3. Kenneth Walker III: 24 points (1 first, 3 seconds, 3 fourths, 1 fifth)
4. Chris Olave: 22 points (1 first, 1 second, 4 thirds, 1 fifth)
5. Christian Watson: 7 points (2 thirds, 1 fifth)
6. Kenny Pickett: 4 points (1 fourth, 2 fifths)
T-7. Charles Cross: 2 points (1 fourth)
T-7. Alec Pierce: 2 points (1 fourth)
T-9. Tyler Allgeier: 1 point (1 fifth)
T-9. Tyler Linderbaum: 1 point (1 fifth)
Garrett Wilson led a talented rookie receiver class with 83 catches and 1,103 receiving yards to emerge from the pack with our award. He was not the only Ohio State rookie receiver to top 1,000 yards and get a first-place vote, though, as Chris Olave joined him.
Brock Purdy earned three first-place votes for his perfect record in five starts and one game coming on in relief, helping the 49ers close out the season on a 10-game winning streak. And Kenneth Walker III got better as the season went on, finishing with three straight 100-yard games to top the 1,000-yard mark on the year and pick up one first-place vote.
Several voters recognized offensive linemen, which is a thing that never happens in real life but is one aspect we like about a longer ballot.
Defensive Rookie of the Year
1. Sauce Gardner: 37 points (6 firsts, 1 second, 1 third)
2. Aidan Hutchinson: 31 points (1 first, 5 seconds, 2 third)
3. Kayvon Thibodeaux: 19 points (1 first, 1 second, 2 thirds, 2 fourths)
4. Tariq Woolen: 17 points (1 second, 2 thirds, 3 fourths, 1 fifth)
5. Kyle Hamilton: 7 points (1 third, 1 fourth, 2 fifths)
6. Jack Jones: 5 points (2 fourths, 1 fifth)
7. Jaquan Brisker: 2 points (2 fifths)
T-8. James Houston: 1 point (1 fifth)
T-8. Kerby Joseph: 1 point (1 fifth)
The top of the draft does not always pay immediate dividends, but our DROY results start with three players who were all picked in the top-five in the spring. Sauce Gardner earned six first-place votes for the year he had as a Pro Bowl shutdown corner, while Aidan Hutchinson was a popular second-place pick. Overall, defensive backs fared well in the voting, whereas the DPOY results were flooded with mostly pass rushers.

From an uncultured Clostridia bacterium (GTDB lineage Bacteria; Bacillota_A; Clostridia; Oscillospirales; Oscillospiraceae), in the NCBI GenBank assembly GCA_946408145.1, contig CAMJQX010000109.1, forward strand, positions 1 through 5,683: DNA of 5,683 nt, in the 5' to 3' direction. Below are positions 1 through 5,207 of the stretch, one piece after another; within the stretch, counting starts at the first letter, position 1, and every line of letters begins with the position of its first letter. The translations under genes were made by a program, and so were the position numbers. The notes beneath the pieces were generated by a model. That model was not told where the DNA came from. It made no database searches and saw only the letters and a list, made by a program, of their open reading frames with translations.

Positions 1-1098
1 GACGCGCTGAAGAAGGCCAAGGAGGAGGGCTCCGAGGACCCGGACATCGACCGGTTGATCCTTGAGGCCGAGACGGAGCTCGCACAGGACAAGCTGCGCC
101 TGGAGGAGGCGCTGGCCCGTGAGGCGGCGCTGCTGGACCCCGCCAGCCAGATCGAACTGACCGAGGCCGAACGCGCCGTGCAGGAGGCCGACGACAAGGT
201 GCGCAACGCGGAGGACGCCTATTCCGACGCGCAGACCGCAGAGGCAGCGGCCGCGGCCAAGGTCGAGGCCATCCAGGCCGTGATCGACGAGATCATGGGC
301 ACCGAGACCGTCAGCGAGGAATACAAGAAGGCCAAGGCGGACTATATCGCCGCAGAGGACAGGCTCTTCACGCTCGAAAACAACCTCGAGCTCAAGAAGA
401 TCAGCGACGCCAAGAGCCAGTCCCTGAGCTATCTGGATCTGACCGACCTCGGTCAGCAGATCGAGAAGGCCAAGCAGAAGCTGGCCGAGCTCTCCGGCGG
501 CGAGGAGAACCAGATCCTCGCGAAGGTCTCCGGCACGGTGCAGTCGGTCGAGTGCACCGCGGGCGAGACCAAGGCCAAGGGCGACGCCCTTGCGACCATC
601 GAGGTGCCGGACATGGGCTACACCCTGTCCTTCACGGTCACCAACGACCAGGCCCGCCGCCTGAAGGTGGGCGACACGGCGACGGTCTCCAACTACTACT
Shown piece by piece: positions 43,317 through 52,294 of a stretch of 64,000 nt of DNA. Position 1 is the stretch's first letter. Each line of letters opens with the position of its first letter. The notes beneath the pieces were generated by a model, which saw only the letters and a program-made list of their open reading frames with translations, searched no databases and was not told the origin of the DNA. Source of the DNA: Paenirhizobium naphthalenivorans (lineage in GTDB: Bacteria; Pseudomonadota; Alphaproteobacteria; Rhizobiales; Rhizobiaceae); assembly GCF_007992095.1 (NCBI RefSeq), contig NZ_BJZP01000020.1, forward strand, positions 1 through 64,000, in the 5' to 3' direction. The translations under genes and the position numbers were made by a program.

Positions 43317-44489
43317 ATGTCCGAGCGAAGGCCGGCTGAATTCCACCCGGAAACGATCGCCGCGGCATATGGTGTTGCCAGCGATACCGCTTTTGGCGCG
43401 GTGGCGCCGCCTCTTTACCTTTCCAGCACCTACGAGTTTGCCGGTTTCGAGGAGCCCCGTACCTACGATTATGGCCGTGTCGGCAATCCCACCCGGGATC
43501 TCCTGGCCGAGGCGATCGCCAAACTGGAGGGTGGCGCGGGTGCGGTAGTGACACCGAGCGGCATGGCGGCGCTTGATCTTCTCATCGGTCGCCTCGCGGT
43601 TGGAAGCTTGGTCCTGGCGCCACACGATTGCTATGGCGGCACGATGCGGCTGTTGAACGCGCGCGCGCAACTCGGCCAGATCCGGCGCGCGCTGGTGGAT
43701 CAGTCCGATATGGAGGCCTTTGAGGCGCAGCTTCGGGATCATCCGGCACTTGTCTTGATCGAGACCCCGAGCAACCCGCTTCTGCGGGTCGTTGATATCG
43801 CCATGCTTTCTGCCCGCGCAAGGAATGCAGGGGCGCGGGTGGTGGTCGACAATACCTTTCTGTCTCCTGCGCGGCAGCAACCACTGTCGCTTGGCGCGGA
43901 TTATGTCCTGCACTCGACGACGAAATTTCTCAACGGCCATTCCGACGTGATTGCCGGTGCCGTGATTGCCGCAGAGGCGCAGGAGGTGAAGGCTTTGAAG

This also creates a Jets sweep, along with Wilson winning OROY. This has happened only twice in league history, with teammates winning the awards on the 1967 Lions (Mel Farr, Lem Barney) and 2017 Saints (Alvin Kamara, Marshon Lattimore).
Comeback Player of the Year
1. Geno Smith: 34 points (5 firsts, 1 second, 1 third, 1 fourth)
2. Saquon Barkley: 29 points (5 seconds, 3 thirds)
3. Christian McCaffrey: 22 points (1 first, 1 second, 3 thirds, 1 fourth, 2 fifths)
4. Jared Goff: 17 points (1 first, 1 second, 3 fourths, 2 fifths)
5. Derrick Henry: 6 points (2 fourths, 2 fifths)
6. Damar Hamlin: 5 points (1 first)
7. Daniel Jones: 4 points (1 third, 1 fifth)
8. Brandon Graham: 2 points (1 fourth)
9. Tom Brady: 1 point (1 fifth)
Brian Robinson Jr. is ineligible for this award, despite returning to the field after being shot in a carjacking during the preseason (and playing well!), because he’s a rookie. He would have been a strong candidate, but we left him off since he is ineligible. One voter still decided to recognize Damar Hamlin with a first-place vote for the incredible progress he has made after his cardiac arrest on the field in Week 17.
This is always a tricky award to vote for, as it’s a mix of some players coming back from injury and others coming back from … just not having great seasons. Geno Smith is a fitting winner for having the season he did, returning to a starting role after years on the bench, and playing well enough to lead the Seahawks to the playoffs.
And Tom Brady received one fifth-place vote for coming out of retirement to set a record for most completions in one season.
Coach of the Year
1. Nick Sirianni: 30 points (3 firsts, 1 second, 3 thirds, 1 fourth)
2. Brian Daboll: 28 points (1 first, 4 seconds, 2 thirds)
3. Kyle Shanahan: 24 points (3 firsts, 2 seconds, 1 fifth)
4. Doug Pederson: 12 points (1 first, 3 fourths, 1 fifth)
T-5. Dan Campbell: 7 points (1 second, 1 fourth, 1 fifth)
T-5. Pete Carroll: 7 points (1 third, 1 fourth, 2 fifths)
T-5. Mike Tomlin: 7 points (1 third, 1 fourth, 2 fifths)
8. Kevin O’Connell: 3 points (1 third)
9. Sean McDermott: 2 points (1 fourth)
This was one of the tightest ballots we had, with four different coaches earning first-place votes. Nick Sirianni was the choice, for overseeing a third-leap from Jalen Hurts and leading the Eagles to a franchise-record 14 wins and the No. 1 seed in the NFC. Kyle Shanahan, who won the NFC West with his third-string quarterback, also received three first-place votes, although he finished behind the Giants’ Brian Daboll.